06 January 2014

From extremely cold to extremely warm, by the numbers

At this moment, the temperature difference between Saint-Aignan, where I live now, and Urbana, Illinois, where I lived for several years in the 1970s and still have good friends, is 50 degrees Fahrenheit. And this is despite the fact that Saint-Aignan is several hundred miles farther north than Urbana.

According to the weather widgets on my Windows desktop, it's 0ºF in Urbana right now — that's extremely cold but far from unheard of — and it's +50ºF here in the Loire Valley — unusually warm for early January but, again, not unheard of. (For the Fahrenheit-challenged, that's –18ºC in Urbana and +10ºC here in Saint-Aignan.)

Autumn in the village

It's been interesting to listen to the reports on the French TV news about the current cold wave in the northeastern U.S. The other day, Claire Chazal on TF1 reported, in vague terms, that temperatures in New York and New England were « en dessous de zéro » ("below zero"), which was, she said, the coldest they had been in decades. People here might draw the conclusion that Chicago, New York, and Boston lie in a tropical climate zone, if those are unusually low winter temperatures.

Golden leaves

Chazal was talking about degrees Fahrenheit, but must not have been aware of that fact. In degrees F, "below zero" is frigidly cold. But zero on the Celsius scale is equal to +32ºF, so "below zero" in Celsius might be, say, +30ºF. That's not very cold in New York or Boston. People listening and who were thinking about it must have been mystified. In fact, the temperatures were (and are) –25ºC in places like Chicago today.

I'm worried that all that cold air might end up crossing the Atlantic and putting us in the deep freeze here in the northern half of France in a few days.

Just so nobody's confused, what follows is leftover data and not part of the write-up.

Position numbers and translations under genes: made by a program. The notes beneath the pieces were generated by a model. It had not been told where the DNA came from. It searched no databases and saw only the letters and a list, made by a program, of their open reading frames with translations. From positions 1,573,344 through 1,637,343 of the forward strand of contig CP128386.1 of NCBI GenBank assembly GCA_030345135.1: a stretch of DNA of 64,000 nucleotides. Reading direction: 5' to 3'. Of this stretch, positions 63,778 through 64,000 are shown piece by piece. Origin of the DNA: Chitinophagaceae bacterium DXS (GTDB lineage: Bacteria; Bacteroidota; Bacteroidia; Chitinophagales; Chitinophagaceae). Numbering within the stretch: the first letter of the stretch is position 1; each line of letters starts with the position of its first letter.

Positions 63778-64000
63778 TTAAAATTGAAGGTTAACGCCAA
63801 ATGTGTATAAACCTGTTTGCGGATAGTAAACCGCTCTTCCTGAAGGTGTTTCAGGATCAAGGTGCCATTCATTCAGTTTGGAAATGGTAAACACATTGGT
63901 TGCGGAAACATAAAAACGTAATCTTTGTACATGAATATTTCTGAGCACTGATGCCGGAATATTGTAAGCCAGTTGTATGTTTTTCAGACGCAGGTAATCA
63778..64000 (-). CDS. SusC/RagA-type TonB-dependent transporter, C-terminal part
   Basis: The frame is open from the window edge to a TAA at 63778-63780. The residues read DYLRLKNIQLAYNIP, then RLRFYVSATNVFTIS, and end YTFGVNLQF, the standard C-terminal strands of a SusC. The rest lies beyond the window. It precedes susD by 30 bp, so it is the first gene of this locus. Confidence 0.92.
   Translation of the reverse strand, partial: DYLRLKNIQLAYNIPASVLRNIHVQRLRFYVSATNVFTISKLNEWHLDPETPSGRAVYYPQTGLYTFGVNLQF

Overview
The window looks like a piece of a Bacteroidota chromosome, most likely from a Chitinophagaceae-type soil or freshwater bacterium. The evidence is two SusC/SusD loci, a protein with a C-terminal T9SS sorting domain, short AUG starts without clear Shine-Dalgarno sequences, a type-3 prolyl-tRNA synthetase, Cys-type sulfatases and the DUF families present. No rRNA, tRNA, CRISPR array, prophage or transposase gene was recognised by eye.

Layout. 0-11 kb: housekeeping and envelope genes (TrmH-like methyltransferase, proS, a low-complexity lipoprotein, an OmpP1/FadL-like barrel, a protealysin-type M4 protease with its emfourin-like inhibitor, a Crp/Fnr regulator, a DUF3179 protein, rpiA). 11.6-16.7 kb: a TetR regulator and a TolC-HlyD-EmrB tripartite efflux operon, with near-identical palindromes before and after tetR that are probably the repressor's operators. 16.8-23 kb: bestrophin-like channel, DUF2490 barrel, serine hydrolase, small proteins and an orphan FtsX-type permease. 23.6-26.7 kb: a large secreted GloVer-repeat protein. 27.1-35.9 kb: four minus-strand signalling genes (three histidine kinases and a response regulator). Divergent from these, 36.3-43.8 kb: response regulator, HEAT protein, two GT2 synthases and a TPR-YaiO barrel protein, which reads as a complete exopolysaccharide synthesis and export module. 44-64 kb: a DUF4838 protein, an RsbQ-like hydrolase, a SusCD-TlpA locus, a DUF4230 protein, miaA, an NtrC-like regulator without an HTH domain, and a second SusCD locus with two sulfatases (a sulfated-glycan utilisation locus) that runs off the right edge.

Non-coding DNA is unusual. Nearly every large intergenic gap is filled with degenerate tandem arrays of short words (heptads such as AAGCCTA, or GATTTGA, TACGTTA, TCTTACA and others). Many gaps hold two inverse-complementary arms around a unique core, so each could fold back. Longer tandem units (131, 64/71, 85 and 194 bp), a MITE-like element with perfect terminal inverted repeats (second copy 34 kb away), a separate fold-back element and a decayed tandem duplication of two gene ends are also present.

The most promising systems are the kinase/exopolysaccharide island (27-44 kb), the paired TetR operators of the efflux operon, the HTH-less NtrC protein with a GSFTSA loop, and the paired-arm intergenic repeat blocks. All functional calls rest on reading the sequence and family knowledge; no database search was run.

As I said yesterday, this week I'm just publishing some old photos taken in the village we live in, outside Saint-Aignan. These were some of the photos we contributed to the mayor's slideshow.


  1. I'm with Starman on the pix!!
    Grey outside, lovely and warm on screen!!!

    As for the challenged...
    weren't most of us taught:
    Far in height = °C x 9/5 + 32
    Centipede = (°F - 32) x 5/9
    It is one of the few things I could do in my head...
    until I got a calculator...
    now I can't!!

  2. I don't think the weather system will come our way. What is occurring is that the cold air in the Arctic Vortex which is normally centered on the north pole is offset, displaced, shifted and deformed. My guess is that it will stay like this for several weeks quite stable, then shift back into its normal position. Horrible if you are under it, weird if you are to the north of it.

  3. Hope you are right, Susan. The weather is notoriously fickle.

    Tim, I used to know those formulas, yes, but now I just use the computer and this site. Also these approximate conversions help a lot:

    –5C —> 25F
    0C —> freezing
    5C —> 40F
    10C —> 50F
    15C —> 60F
    20C —> 70F
    25C —> approaching 80F
    30C —> approaching 90F
    35C —> damn hot
    40C —> 100+F stay inside

  4. C'est parceque les façades orientales des continents sont plus chaudes que les façades continentales à cause de la rotation terrestre. Vous êtes à St Aignan dans un climat tempéré océanique alors que Strasbourg a un climat continental comme en Allemagne par exemple.

  5. Je viens de voir que la température à Urbana, climat continental, est de –24ºC, tandis qu'à Saint-Aignan nous avons +14ºC — presque une canicule, vue la saison.

  6. Beautiful autumn photos, Ken. Perfect for your autumn temps. Ann just posted that it was -15°F in Chicago this morning... up to -10°F right now, and it is -7° F here in St. Louis now.... at 9:30 a.m. Unbelievably cold, and abnormal temps. It hasn't gotten below 0° F in years... down to 0°, but not below it. The last winter that we reached this kind of low was in the late 1980s... and it lasted for much of winter, so I'm afraid we're "in for it" this year.

    Love your conversion chart. Tim's calculations make my head spin, however ( x9/5? x 5/9? really?)

    heh heh :)


  7. To get a "close enough" approximation of the temperature (apologies to Jacques Charles):

    C to F: Multiply the Celsius temperature by 2 and then add 30.

    F to C: Subtract 30 from the Fahrenheit temperature and then divide by 2.

  8. It's 19 in Alabama and pipes will be bursting, plus the poor suffer with inadequate heating.

    Stay warm Judy!

    Love these fall photos.

  9. Ken

    Pour vous une canicule, pour moi 'balmy" in the below zéro low teens :-)


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